People's Party (Serbia)

From Wikipedia, the free encyclopedia
Jump to: navigation, search

The People's Party(Serbian: Народна Странка or Narodna Stranka) was a political party in Serbia. Its president was Milan Paroški.[1]


In the 1990 election it ran in coalition with the Serbian Renewal Movement and won one seat in one of the districts of Novi Sad. The elected MP was Milan Paroški.[2] In the 1992 election it was part of the Serbian Opposition coalition that won no seats.[3] In the 2003 election, the party was part of the For National Unity alliance that won no seats.[4] In the 2008 election it was part of the People's Movement for Serbia coalition that won no seats.[5] In 2010 the party merged into the Serbian Monarchist Party "Serbian Unity".[6]


The party advocated adding religious education to schools and universities, as "the exclusion of religious education has contributed to the spiritual impoverishment of the entirety of Serbdom and the severing of ties with tradition and history".[7] It advocated the "reconstitution of the SRJ and the legally unstable position and status of Vojvodina", the relocation of the ministries of agriculture, foreign trade and international relations to Novi Sad, the capital of Vojvodina, and the regionalization of Serbia so that the "Serbian Voivodeship, or Vojvodina, could be emancipated inside the current polity".[8]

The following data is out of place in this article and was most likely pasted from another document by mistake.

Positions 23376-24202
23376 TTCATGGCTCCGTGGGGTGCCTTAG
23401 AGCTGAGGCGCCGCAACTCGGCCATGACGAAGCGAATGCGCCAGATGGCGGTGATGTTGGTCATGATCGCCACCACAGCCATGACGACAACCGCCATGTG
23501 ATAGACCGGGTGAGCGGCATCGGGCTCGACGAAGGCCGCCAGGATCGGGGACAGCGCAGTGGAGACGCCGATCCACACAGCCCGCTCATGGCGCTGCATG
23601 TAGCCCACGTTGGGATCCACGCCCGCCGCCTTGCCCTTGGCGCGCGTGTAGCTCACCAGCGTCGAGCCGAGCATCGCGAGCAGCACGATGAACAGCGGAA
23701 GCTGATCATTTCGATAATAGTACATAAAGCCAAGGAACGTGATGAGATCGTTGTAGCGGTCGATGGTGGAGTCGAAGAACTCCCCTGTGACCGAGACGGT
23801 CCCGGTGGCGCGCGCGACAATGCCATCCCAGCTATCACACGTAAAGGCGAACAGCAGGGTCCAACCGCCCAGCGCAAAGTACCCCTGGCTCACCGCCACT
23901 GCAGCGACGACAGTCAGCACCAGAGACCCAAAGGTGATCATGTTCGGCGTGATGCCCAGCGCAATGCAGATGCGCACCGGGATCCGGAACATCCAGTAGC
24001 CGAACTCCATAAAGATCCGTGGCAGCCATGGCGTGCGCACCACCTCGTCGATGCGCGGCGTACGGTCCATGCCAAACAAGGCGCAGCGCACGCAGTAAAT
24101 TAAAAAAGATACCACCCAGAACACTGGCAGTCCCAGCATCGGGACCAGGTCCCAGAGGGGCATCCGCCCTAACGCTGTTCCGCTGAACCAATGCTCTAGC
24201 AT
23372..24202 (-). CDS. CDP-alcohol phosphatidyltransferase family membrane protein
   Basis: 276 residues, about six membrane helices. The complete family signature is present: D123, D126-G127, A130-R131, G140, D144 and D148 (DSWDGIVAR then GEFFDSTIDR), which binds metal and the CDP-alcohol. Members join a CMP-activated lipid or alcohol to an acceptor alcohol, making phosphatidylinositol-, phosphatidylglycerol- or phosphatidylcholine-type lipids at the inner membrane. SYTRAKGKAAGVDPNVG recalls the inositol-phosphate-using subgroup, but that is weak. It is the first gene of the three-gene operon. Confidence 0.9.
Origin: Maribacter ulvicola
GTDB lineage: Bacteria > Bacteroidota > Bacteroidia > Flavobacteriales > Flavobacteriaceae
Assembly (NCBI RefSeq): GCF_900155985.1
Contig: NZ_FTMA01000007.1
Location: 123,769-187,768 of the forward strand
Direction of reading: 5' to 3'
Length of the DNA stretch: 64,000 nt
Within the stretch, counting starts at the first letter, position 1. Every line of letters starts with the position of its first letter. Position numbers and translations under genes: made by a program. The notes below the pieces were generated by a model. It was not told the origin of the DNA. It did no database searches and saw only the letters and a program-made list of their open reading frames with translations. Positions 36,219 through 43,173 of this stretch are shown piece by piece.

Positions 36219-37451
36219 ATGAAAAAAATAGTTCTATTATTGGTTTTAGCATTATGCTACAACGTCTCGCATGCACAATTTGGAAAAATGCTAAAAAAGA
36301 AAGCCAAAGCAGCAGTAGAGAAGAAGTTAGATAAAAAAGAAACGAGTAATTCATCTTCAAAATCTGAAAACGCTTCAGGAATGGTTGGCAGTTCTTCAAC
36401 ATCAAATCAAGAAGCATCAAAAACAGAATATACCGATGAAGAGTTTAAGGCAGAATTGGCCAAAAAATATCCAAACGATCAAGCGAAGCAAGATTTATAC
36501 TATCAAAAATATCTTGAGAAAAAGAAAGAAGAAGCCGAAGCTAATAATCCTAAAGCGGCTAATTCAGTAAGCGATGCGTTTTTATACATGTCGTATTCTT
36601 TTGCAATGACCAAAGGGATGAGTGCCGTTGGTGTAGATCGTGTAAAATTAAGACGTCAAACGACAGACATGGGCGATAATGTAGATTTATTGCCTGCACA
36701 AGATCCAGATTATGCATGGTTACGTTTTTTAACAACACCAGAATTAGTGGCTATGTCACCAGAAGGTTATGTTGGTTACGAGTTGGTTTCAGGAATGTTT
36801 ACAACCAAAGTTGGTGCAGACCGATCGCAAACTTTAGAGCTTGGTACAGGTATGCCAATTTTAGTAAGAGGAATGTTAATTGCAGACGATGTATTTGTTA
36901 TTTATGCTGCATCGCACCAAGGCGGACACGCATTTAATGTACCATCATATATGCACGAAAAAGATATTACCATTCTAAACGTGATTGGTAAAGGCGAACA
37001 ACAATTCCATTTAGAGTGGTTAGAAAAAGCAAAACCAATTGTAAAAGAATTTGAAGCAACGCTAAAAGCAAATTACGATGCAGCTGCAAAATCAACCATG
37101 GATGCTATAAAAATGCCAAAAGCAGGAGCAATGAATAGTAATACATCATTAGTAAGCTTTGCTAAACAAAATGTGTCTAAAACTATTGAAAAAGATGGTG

In 2001 Paroški stated that the Serbian government should urgently submit an application to join the Partnership for Peace and subsequently NATO so that the crisis in the Preševo Valley could be resolved in Serbia's favor, citing Serbia's affiliation in the Balkan Wars as well as the First and Second World War. He has also stated in 2001 that it is in Serbia's best interest for the Montenegrins to "leave as soon as possible". He has declared support for the peaceful dissolution of the Federal Republic of Yugoslavia providing that Serbia is able to sell the submarines currently operating in the Adriatic, saying "Me, my grandfather and my father bought them, not the Montenegrins, or their fathers and grandfathers. Why should it be Milo Đukanović selling them so that they could spend the next ten or twenty years playing their gusle and benefiting from the money?".[9]


  1. ^ Robert Thomas: Serbia under Milošević: politics in the 1990s, p. xix
  2. ^
  3. ^
  4. ^ Duga vrela zima
  5. ^
  6. ^
  7. ^
  8. ^
  9. ^